The Legislative So-Called Process

September 12, 1993

Since 1988 some members of the Federal Election Commission (FEC) have been suggesting to Congress that it raise the 1040 check-off amount from $1 to $3 per taxpayer. This provision of the law allowed a tax return filer to instruct the Treasury to put a dollar in the presidential election campaign fund. Taxpayers who check off do not have to pay an extra dollar of taxes. The money that goes into the fund is, in effect, everybody's money.

This is a unique feature of the tax code. It is also unpopular. Last year only about one tax return in six included a check mark in the appropriate box. The 1993 returns haven't been broken down by percentage yet, but the FEC estimates there was a drop of nearly 10 percent from 1992's record low.

Such unpopularity kept Congress from acting on suggestions that it raise the figure from $1. Until now. This year Senate Majority Leader George Mitchell had the increase inserted into the Omnibus Budget Reconciliation Act of 1993. Republican senators tried to keep the figure at $1. They failed, on a party-line vote. That occurred during a session that began at 9 one morning and ran till 3:30 the next morning. There was almost no debate on the Republican effort to strip the check-off provision from the bill. One Republican senator made a brief speech in favor of an amendment that would have kept the check-off at $1; one Democratic senator made an even briefer speech in opposition to the amendment. No one else spoke on the matter on either side. Then only one Democrat voted for the amendment and only one Republican voted against it.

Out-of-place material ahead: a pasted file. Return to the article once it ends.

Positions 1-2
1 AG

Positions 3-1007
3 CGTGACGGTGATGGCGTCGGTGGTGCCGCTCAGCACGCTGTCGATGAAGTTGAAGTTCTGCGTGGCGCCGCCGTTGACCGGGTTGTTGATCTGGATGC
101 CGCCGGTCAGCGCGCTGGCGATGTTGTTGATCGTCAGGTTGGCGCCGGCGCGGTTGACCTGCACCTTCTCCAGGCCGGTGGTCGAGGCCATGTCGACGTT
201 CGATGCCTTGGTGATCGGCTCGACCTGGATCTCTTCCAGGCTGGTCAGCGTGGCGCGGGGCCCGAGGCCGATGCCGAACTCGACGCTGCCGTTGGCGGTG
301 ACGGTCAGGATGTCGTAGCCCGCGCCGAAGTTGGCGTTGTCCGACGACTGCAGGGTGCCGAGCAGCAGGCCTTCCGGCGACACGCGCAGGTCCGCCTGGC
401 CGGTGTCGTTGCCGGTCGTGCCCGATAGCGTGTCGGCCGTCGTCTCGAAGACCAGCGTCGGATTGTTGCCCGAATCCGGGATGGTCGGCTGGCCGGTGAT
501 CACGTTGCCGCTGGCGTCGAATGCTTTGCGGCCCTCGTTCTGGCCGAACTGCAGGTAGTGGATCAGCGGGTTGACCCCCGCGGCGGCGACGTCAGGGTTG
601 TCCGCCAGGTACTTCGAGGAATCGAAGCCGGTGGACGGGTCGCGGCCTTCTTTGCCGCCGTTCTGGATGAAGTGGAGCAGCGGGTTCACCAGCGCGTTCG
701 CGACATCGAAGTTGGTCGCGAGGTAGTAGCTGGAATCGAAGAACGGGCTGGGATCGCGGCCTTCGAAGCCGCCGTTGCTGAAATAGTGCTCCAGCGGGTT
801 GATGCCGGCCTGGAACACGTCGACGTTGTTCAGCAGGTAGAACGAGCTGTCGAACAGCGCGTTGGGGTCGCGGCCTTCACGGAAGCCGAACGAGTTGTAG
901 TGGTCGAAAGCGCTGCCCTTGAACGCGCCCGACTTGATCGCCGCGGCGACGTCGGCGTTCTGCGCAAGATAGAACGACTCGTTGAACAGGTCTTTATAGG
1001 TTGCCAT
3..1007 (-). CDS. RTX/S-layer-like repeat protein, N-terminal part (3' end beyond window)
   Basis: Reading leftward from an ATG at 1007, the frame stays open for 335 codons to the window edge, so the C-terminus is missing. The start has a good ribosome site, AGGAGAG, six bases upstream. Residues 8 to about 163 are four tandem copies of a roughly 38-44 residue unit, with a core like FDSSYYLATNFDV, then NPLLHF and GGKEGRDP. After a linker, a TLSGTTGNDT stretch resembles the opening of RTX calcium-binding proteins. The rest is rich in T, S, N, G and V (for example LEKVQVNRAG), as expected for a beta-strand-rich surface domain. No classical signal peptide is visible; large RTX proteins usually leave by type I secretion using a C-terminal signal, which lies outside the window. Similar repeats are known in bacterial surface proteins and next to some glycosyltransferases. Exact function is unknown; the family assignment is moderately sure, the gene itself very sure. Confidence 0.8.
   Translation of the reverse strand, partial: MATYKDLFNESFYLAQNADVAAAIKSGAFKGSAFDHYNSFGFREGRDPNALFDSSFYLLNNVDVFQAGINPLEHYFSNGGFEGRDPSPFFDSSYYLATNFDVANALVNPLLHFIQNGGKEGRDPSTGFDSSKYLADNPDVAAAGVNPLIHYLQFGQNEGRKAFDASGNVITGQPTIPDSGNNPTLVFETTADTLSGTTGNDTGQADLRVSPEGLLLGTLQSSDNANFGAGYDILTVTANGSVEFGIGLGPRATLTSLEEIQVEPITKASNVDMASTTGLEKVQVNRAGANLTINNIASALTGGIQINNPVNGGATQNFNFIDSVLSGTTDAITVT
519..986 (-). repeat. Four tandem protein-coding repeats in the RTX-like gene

Without any discussion or, as usual, a vote, the House-Senate conference committee approved the item, and the full House and Senate approved the conference committee report. The House had had no such item in its original reconciliation bill. Most representatives still don't know they have approved it. The conference report takes up 255 pages of the Congressional Record; only a few lines are devoted to the check-off. There was some thought by Republicans that it could be excised by a parliamentary challenge to the effect that it is not a revenue bill, but nothing came of that.

So it goes with what columnist Mary McGrory once dubbed "the legislative so-called process."

One thing is for sure. Even fewer 1040 filers will check off next April 15. The FEC estimates that about 2 million fewer taxpayers will check off next year than this year.

Why? Because, it says, the new tax laws contained in the reconciliation bill will reduce the number of tax-payers who have to file 1040 forms.

There's something else. Disgust with politicians and the process when this story finally is widely known will turn off plenty of former taxpayers who checked off.

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